At that stage of development, cross-pollination was limited mostly to computer geeks and photographers. The principal emphasis of the SDPUG has been the sharing of knowledge and expertise in digital imaging but its scope has increased well beyond the basic techniques to include show opportunities, job opportunities and the sharing the knowledge of many new software programs. The SDPUG has grown to become the largest organization of its type in San Diego with over 4000 members under the leadership of Stephen Burns since 1999.
In another area of San Diego, the approximately 100 members of the North County Photographic Society (NCPS) in 1998 may have had five individuals that would use the words digital and photography in the same sentence. There were efforts, notably by James Sanders, to help photographers think about how to get their photographs onto web sites and create panoramas from multiple images but most folks shunned the digital (read “dark”) side. Interest grew however and the Digital Imaging Special Interest Group was formed by Jim Respess in February 1999. The word spread quickly through the larger community of folks interested in displaying digital works and, within a year, the membership of what then became Digital Imagination grew to over 200.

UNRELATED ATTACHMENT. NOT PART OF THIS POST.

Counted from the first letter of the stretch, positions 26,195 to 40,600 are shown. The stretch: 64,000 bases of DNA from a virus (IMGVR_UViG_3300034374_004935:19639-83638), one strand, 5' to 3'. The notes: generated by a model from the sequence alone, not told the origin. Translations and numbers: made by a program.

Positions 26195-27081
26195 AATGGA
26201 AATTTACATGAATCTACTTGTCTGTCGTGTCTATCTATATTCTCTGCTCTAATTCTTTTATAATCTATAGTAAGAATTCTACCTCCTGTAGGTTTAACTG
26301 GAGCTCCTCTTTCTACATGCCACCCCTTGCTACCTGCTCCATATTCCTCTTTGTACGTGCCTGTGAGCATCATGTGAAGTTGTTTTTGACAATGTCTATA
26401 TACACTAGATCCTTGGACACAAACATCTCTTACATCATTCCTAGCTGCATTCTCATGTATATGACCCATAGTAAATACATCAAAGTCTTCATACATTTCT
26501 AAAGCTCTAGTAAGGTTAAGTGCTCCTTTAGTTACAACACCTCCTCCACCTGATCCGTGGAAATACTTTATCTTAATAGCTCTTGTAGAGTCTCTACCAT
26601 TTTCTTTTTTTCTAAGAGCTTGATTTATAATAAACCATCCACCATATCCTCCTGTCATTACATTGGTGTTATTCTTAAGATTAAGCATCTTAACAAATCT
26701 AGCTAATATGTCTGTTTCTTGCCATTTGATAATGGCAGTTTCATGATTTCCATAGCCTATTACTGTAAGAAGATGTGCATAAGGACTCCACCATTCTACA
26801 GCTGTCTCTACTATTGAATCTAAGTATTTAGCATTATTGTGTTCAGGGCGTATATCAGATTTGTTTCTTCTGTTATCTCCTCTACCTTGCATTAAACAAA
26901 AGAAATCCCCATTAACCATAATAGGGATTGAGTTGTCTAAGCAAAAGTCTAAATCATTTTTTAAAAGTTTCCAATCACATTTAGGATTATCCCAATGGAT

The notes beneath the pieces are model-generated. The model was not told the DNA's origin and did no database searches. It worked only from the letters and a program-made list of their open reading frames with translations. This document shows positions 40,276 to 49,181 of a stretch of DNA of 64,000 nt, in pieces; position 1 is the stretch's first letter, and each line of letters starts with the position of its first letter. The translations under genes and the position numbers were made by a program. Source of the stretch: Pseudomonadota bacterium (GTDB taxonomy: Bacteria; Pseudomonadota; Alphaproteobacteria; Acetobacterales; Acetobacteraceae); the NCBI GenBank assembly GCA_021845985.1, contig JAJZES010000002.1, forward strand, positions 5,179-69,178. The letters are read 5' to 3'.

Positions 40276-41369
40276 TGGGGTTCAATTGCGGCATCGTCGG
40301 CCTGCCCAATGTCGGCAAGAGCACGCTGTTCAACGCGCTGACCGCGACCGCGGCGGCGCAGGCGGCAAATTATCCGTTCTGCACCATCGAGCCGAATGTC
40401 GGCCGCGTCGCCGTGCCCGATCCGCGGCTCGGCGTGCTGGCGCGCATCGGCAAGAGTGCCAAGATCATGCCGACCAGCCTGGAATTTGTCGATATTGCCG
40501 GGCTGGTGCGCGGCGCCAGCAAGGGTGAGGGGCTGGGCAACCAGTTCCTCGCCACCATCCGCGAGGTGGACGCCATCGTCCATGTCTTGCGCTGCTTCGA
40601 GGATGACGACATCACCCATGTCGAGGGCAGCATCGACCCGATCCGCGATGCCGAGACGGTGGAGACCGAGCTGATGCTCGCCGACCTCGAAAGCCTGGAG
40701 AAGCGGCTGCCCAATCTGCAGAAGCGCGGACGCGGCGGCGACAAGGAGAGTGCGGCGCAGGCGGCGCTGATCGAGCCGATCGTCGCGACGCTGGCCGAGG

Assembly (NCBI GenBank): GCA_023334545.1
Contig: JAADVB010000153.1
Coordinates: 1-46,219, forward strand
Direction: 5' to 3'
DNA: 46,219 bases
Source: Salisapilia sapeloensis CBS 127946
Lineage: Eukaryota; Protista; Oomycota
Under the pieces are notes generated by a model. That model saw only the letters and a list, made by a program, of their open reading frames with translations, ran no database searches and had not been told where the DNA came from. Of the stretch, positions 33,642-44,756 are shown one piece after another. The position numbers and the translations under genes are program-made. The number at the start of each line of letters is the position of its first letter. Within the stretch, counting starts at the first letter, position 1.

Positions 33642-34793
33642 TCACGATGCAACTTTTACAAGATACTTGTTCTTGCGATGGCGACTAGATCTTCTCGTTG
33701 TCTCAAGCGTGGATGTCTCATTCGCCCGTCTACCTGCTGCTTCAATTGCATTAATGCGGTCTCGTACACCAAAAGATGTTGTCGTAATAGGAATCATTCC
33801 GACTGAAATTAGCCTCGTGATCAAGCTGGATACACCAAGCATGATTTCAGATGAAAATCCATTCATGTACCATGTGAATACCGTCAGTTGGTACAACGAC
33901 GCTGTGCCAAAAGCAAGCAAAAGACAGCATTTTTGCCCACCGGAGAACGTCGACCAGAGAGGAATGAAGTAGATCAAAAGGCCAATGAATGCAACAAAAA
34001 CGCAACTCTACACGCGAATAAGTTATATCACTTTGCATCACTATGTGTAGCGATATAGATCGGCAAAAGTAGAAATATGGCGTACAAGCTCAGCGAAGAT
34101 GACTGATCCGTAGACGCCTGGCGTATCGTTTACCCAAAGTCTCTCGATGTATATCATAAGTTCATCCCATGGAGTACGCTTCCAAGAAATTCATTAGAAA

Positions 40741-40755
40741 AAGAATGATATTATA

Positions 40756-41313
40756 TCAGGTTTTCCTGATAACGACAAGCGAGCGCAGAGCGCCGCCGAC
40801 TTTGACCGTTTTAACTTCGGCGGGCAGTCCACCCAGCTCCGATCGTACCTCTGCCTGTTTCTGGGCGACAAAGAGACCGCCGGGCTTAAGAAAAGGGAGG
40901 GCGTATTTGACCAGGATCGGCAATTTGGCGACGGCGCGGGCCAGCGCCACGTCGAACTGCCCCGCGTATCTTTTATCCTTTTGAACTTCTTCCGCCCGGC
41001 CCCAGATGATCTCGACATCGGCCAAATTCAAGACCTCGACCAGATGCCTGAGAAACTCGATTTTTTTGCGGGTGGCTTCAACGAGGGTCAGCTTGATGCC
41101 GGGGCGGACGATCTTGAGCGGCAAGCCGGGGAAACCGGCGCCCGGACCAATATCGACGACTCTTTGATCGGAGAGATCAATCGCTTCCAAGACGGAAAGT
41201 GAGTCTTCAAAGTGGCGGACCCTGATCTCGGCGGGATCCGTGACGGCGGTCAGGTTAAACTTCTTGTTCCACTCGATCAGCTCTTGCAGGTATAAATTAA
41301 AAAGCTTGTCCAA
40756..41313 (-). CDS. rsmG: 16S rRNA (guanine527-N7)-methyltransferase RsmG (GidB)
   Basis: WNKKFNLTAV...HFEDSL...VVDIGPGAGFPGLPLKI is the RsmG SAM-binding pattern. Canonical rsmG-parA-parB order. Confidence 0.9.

Interest in digital imaging was increasing exponentially in the areas of photography and graphics, and it was also attracting a growing number of “traditional” artists. There was a need for a new type of organization; one that would foster cross fertilization and advance the concept of digital fine art while promoting public interest and knowledge about the medium. The Digital Art Guild (DAG) was officially formed in June 2003 when Don Garrett, Jr., Stephen Burns, Tiger Lee, Joe Nalven and Jim Respess purchased the domain name, digitalartguild.com. News of the formation of DAG was disseminated with great networking help from SDPUG, Digital Imagination, the Museum of Computer Art, the Yahoo Digital-Fineart list and more, reaching international attention.